Property Watch: Make change, not war
PHUKET: We may all well remember a court case involving a hot cup of coffee and a customer who sued the coffee shop for serving hot coffee. What a preposterous case, we may cry. How do people inhabit this earth and go about their daily lives, and yet still manage to create issues out of nothing by simply complaining about normal incidents?
In the property market in Phuket, although some people are innocent wringers, we have a more than fair share of ‘vexatious litigants’: people who seem to love suing others; the cut and thrust or one year hearing delays at the courthouses; or shouting, ‘I will not settle’ and/or the classic ‘It’s not fair’ as loudly as they can.
In school, there was always an argumentative, belligerent, verbose and perhaps slightly bright, but not smart, bully. We have this person – a litigation monster – in every step of life.
Amazingly, these legal hotheads often get sucked in to starting proceedings when they don’t have a grasp of evidence, what the legal process actually involves and how, or on what basis, judgments are made.
I have now seen such wonders emanate from these brave warriors of court complaints and notices which will assist me in writing my memoirs – and hopefully the online sales of such will generate enough money for a pint of real ale per week in my dotage.
WHO ARE THE PARTIES?
If you are an owner in an estate which has a ‘committee’, a ‘juristic person’ or a Thai company which owns assets, common area and facilities, and have an issue with management, tread carefully. Be cautious before you rush ahead and sharpen your litigation knife.
If you sue such entities, you are in fact ‘suing yourself’. You, together with other owners, are normally jointly responsible for the well-being of such an entity. The better the entity is managed and run, the smoother the meetings are, the better the chances of successful re-sales in a development.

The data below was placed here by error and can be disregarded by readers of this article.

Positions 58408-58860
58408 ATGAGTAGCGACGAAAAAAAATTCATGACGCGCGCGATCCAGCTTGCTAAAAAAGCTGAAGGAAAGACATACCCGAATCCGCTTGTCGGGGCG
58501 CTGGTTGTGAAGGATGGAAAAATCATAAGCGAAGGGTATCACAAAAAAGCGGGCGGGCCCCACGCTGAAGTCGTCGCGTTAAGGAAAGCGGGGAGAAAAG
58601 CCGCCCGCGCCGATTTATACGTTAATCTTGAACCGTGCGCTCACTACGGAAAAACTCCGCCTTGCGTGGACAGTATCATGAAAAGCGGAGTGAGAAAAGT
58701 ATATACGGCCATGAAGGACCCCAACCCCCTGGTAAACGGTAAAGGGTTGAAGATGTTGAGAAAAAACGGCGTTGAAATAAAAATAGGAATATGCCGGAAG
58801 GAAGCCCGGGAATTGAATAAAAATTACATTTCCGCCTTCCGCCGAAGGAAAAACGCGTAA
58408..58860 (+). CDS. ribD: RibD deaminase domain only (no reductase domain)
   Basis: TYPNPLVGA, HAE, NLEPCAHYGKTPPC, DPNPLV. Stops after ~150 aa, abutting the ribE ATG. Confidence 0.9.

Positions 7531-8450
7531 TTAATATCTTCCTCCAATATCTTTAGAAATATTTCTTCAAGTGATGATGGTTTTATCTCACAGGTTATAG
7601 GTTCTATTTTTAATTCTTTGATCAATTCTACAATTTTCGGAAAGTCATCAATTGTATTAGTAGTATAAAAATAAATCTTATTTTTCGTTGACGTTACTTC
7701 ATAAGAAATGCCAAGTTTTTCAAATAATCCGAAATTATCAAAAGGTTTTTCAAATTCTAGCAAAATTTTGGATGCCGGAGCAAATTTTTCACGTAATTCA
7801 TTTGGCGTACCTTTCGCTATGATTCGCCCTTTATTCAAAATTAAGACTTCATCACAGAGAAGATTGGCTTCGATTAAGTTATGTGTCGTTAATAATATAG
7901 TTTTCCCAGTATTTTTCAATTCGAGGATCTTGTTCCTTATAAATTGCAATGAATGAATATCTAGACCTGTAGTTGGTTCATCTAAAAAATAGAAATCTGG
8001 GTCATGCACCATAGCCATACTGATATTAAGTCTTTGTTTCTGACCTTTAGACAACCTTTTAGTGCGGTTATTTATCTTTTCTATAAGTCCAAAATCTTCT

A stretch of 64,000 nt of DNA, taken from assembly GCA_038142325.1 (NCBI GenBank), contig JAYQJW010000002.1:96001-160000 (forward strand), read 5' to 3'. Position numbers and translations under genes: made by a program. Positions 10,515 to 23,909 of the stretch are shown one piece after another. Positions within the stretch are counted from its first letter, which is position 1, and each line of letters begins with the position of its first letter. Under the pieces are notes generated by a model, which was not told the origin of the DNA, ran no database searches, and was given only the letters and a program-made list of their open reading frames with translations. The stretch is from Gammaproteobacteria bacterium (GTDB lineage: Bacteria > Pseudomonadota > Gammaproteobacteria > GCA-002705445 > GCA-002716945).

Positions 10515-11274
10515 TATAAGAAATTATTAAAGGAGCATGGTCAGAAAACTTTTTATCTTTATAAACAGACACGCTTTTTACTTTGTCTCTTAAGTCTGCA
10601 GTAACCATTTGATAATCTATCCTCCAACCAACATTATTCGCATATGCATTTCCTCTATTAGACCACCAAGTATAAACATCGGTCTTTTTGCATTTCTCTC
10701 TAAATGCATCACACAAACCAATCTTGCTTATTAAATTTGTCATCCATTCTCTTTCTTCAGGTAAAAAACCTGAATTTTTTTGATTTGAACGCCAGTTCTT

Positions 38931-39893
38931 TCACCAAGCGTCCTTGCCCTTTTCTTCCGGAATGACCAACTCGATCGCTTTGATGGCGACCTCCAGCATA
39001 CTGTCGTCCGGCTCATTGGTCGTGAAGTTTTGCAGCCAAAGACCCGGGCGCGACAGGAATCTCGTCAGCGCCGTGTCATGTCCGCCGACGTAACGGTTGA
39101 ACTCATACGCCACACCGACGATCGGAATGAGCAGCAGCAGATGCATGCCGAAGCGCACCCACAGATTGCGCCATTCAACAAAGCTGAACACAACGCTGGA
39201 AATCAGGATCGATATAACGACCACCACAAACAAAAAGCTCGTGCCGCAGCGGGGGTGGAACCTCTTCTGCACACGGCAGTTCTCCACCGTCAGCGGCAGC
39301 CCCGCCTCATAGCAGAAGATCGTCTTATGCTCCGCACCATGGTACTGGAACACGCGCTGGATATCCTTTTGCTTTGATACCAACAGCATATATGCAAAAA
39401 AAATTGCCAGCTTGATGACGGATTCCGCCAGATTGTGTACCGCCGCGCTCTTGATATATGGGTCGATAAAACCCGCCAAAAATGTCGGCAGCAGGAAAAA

If you serve a ‘writ’ (court complaint) on such an entity, until that case is withdrawn, settled or produces a judgment, there is a blight on that entity visible to all those who check or deal with it. Amazingly, in the heat of rage, many owners ignore this incontrovertible fact.
WHAT ARE THE ALTERNATIVES TO SUING YOURSELF?
If you have a problem with the accounts of a management company, demand an audit. Change the auditor. Become a director or committee member yourself and ensure the accounts are handled properly. Reserve litigation for ‘fraud’. By fraud I mean stealing money, not spending it unwisely.
If you believe management is poor, change the management. Change the management agreement, scope of services and duties of the manager. Avoid the sun-blazed entrance to the courthouse followed by the phones-out-of-the-pocket security check before entering the halls of justice.
If you and a large group of individuals feel the same way, avoid creating your own ‘class action’ John Grisham novel based action group. Such groups are adept at destroying the value of projects they believe they were set up to ‘protect’.
Use the energy you have to go sailing, play golf, eat at nice restaurants, set up businesses to employ Thais and apply it to reforming that which you are displeased with. Surely, if you all feel the same way and what you are asking for is reasonable, there is a path of compromise which can be found.
Listen to your advisers. I don’t just mean legal advisers, although they are important too. Listen to voices of reason around you, and don’t let your own inner voice drown out people trying to shake you out of your litigation rage. Settle, settle, settle.
Property is here to be enjoyed, used and shared in the same way this beautiful island is for those who keep their eyes open, and close them when they see the Phantom Menace speedway drivers along Thekprasattri Road. Try to avoid the courthouse, and suing yourself.
Desmond Hughes has been an owner and operator of his law firm in Thailand for 12 years, and is a Senior Partner at Hughes Krupica: www.hugheskrupica.com
— Desmond Hughes
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